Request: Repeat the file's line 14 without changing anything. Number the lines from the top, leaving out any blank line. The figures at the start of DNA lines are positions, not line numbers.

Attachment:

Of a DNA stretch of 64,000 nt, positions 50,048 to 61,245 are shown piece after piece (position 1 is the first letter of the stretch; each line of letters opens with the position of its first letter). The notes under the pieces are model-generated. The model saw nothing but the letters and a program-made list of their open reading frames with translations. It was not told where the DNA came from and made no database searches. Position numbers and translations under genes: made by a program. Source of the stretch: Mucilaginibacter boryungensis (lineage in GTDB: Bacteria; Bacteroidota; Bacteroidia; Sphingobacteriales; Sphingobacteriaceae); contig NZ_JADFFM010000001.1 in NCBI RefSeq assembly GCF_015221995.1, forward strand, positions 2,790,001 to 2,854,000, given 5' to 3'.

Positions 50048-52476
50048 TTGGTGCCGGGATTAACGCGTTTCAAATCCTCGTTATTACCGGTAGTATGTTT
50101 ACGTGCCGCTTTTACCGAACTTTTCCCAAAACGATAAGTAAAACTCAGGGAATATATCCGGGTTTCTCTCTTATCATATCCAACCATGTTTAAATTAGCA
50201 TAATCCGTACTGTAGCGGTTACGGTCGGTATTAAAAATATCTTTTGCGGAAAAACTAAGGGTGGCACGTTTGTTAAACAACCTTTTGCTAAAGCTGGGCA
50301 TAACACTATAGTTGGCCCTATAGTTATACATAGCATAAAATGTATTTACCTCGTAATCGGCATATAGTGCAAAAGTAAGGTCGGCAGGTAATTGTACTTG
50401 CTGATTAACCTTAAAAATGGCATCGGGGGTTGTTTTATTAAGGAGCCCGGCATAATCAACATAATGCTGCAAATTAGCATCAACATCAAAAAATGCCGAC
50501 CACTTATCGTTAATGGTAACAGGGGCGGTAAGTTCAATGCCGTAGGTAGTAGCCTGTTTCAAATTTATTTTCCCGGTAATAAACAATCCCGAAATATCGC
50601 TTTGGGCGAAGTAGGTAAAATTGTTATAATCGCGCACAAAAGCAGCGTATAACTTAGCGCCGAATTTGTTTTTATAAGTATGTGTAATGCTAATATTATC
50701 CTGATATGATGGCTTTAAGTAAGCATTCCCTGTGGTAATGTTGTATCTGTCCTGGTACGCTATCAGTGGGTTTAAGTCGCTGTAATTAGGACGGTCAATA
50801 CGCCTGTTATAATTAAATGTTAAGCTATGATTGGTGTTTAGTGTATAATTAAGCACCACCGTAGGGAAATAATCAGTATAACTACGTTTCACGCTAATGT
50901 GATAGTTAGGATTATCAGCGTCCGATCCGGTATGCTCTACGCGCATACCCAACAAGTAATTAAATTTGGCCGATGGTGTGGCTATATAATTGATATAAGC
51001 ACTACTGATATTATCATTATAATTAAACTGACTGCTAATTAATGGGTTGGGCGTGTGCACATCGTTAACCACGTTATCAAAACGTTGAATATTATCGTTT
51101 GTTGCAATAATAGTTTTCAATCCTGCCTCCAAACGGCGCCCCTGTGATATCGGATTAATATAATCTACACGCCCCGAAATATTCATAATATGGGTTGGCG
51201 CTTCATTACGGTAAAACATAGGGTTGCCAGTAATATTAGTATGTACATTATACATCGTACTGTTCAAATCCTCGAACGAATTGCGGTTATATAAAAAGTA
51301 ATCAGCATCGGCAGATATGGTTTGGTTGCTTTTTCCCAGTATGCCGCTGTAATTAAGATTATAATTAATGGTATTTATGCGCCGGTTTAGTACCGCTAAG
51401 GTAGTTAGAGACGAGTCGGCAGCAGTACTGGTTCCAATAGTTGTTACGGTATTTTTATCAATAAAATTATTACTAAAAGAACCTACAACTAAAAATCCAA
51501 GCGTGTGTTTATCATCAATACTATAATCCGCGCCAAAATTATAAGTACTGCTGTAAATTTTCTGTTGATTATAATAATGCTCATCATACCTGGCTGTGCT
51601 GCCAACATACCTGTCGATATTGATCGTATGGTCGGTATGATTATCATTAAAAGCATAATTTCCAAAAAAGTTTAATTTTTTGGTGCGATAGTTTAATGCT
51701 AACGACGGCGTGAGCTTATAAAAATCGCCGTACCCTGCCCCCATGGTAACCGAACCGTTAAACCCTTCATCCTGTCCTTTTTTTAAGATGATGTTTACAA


51101 GTTGCAATAATAGTTTTCAATCCTGCCTCCAAACGGCGCCCCTGTGATATCGGATTAATATAATCTACACGCCCCGAAATATTCATAATATGGGTTGGCG